Growth Outlook: Poor


Growing signs of global economic slowdown have paradoxically led to a recovery in risk sentiment this week. Markets are forward-looking and sense that evidence of a loss of economic momentum brings with it more clarity on a peak in inflation and, eventually, interest rates. Global PMI surveys have reinforced expectations of softening activity and are also pointing to some cooling of inflationary pressures, raising hopes that central banks may not have to tighten policy as aggressively as previously feared. US policy rates are set to rise significantly further this year, but markets are currently pricing in rate cuts from around the middle of next year. For the UK, markets see at least 175bp of hikes by early next year, significantly more hawkish than the consensus of economists’ forecasts, but anticipate rates peaking thereafter. The economic outlook, however, remains highly uncertain and financial market volatility is likely to persist. A near-term peak in inflation is one thing, but whether it falls quickly enough to stave off restrictive monetary policy is another. US Fed Chair Powell this week acknowledged that a soft landing for the economy is ‘very challenging’ and that a recession is ‘certainly a possibility’.


The PMI survey was particularly weak for the Eurozone, with the composite index dropping to 51.9 in June, the weakest since early 2021, reflecting contraction in manufacturing and fading pent-up demand for services. In the UK, the composite PMI held steady at 53.1, but is significantly lower than in the first four months of the year, while consumer confidence on the GfK measure fell to a new all-time low of -41. The PMI surveys point to a moderation in the underlying pace of growth in Q2 for both the Eurozone and the UK. More concerning is that the future output indices point to further losses of momentum in the coming twelve months. The surveys’ price indices signalled a softening of inflationary pressures, particularly for the Eurozone, but they remain at very high levels from a historical perspective. Latest data showed UK CPI inflation data increasing to 9.1% in May and the Bank of England expects it to rise above 11% later this year.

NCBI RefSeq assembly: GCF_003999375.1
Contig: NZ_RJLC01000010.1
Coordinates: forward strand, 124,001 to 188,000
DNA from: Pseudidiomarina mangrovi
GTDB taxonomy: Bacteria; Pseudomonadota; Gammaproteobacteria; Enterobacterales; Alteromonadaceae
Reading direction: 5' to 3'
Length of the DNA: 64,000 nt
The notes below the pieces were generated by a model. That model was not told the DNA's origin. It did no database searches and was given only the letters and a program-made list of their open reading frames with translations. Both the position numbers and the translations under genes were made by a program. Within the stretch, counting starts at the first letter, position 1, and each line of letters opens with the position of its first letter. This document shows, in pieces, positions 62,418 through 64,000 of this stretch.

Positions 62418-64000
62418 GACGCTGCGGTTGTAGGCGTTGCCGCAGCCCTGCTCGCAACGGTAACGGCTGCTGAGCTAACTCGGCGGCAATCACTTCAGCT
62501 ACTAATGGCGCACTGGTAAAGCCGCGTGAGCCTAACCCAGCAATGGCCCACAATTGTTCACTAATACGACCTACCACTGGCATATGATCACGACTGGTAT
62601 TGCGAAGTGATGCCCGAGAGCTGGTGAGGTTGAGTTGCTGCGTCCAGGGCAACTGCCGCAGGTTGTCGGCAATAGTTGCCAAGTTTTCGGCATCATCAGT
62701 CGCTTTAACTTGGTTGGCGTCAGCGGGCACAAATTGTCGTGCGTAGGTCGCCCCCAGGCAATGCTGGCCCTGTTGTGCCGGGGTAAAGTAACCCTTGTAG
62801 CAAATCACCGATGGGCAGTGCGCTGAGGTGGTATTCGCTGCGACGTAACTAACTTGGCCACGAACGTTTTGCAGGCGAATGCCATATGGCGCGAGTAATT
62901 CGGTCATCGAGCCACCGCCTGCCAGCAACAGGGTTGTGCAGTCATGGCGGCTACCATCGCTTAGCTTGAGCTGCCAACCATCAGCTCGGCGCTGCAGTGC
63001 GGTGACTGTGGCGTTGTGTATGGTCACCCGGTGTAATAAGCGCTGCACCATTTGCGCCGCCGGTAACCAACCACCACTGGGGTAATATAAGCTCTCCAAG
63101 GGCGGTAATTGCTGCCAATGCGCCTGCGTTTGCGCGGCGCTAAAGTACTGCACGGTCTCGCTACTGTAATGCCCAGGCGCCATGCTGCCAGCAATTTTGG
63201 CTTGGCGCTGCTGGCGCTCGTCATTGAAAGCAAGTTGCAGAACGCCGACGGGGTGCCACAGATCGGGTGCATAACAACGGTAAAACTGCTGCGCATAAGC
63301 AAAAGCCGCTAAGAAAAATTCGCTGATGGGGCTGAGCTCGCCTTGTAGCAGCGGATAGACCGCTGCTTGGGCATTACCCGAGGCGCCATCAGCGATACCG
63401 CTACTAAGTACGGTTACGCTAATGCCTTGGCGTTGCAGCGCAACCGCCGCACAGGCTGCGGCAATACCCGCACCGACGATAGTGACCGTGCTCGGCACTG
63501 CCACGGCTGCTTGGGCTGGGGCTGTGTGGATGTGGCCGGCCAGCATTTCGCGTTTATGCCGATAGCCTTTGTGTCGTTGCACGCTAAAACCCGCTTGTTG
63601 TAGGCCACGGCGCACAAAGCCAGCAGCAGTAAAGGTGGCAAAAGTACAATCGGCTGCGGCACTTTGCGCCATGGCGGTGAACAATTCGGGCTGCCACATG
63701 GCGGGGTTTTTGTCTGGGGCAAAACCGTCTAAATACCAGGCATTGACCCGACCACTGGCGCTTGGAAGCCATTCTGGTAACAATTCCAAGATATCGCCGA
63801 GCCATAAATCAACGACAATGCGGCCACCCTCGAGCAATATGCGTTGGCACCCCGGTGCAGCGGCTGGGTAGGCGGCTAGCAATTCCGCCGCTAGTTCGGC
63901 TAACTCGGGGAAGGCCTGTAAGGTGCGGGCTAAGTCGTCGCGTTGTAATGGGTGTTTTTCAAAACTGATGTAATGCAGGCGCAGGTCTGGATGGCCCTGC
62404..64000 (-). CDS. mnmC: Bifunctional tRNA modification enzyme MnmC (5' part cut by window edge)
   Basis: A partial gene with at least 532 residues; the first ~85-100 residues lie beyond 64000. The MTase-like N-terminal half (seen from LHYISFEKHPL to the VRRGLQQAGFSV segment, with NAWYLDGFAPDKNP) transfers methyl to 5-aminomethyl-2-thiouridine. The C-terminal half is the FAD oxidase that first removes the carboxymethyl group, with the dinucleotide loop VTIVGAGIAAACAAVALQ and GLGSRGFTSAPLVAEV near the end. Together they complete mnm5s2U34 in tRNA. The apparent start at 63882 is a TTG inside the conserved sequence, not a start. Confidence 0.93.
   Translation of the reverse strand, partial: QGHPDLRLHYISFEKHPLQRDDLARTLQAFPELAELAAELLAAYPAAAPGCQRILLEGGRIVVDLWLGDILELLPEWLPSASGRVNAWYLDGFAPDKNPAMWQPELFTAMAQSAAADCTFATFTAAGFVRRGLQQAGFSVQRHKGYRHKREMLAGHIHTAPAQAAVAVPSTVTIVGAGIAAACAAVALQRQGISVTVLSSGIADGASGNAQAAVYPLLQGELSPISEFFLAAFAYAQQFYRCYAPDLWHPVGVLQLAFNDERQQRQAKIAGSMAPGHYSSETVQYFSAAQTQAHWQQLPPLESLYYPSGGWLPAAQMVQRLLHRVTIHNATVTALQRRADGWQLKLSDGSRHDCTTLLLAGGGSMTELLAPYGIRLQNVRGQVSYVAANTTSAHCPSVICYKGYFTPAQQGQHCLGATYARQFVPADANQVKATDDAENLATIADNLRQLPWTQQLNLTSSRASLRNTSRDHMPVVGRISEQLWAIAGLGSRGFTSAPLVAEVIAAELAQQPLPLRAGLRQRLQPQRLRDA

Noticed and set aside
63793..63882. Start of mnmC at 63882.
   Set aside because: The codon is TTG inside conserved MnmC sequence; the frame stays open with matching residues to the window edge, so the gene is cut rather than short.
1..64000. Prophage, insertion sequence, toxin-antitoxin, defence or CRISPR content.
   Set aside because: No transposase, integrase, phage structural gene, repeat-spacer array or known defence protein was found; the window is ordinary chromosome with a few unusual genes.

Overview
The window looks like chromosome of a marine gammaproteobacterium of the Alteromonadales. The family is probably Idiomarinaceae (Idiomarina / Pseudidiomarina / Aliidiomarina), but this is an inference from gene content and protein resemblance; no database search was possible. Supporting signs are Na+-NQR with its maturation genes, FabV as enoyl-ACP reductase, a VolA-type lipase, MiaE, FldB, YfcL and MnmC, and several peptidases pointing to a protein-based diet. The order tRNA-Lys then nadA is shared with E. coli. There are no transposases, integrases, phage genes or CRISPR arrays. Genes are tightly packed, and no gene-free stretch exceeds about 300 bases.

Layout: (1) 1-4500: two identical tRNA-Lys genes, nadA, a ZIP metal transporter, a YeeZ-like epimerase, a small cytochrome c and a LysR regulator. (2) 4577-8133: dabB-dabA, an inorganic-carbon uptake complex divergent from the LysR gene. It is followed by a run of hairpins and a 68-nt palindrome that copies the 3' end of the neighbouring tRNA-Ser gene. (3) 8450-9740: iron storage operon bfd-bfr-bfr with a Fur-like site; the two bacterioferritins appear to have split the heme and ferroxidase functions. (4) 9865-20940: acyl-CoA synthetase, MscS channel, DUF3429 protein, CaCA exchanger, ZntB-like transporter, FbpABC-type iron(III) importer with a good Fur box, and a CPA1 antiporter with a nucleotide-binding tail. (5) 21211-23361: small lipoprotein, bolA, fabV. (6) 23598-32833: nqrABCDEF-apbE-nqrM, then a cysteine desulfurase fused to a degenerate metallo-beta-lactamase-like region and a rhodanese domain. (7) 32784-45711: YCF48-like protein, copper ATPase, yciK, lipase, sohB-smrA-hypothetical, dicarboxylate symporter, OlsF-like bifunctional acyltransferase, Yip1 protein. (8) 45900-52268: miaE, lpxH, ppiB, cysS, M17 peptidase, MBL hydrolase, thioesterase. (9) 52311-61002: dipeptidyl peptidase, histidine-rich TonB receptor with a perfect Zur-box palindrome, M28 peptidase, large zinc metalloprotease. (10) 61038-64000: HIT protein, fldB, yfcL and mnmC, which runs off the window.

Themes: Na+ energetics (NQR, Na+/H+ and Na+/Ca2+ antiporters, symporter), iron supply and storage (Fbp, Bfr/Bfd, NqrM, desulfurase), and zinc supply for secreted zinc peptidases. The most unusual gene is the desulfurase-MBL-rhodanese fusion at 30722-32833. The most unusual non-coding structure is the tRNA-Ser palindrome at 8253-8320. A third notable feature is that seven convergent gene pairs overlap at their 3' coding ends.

A key focus for financial markets in the week ahead is the ECB’s forum held in Sintra (Portugal) entitled ‘Challenges for monetary policy in a rapidly changing world’. Inflation continues to be driven predominantly by energy and other imported goods, exacerbated by the war in Ukraine. That will maintain focus on geopolitics, with G7 and NATO summits taking place in the coming days. However, signs that inflation is broadening out towards services will draw attention on discussions in a policy panel at Sintra on Wednesday consisting of ECB President Lagarde, Fed Chair Powell and BoE Governor Bailey. The key European data release will be the preliminary ‘flash’ estimate for Eurozone June CPI inflation (Fri), preceded by national releases from Germany, France and Spain. We forecast Eurozone annual headline CPI to increase to a new high of 8.5, up from 8.1% in May, driven by further rises in food and energy as well as an uptick in core inflation to 3.9% from 3.8%. Such an outturn would reaffirm the ECB’s signal that it will raise interest rates by 25bp in July and increase the likelihood of a larger 50bp increase in September. We also expect Eurozone unemployment to fall to 6.7%, adding to indications that the labour market may be starting to tighten. The Eurozone economic sentiment index (Wed), however, is expected to fall, led by lower consumer and industrial confidence.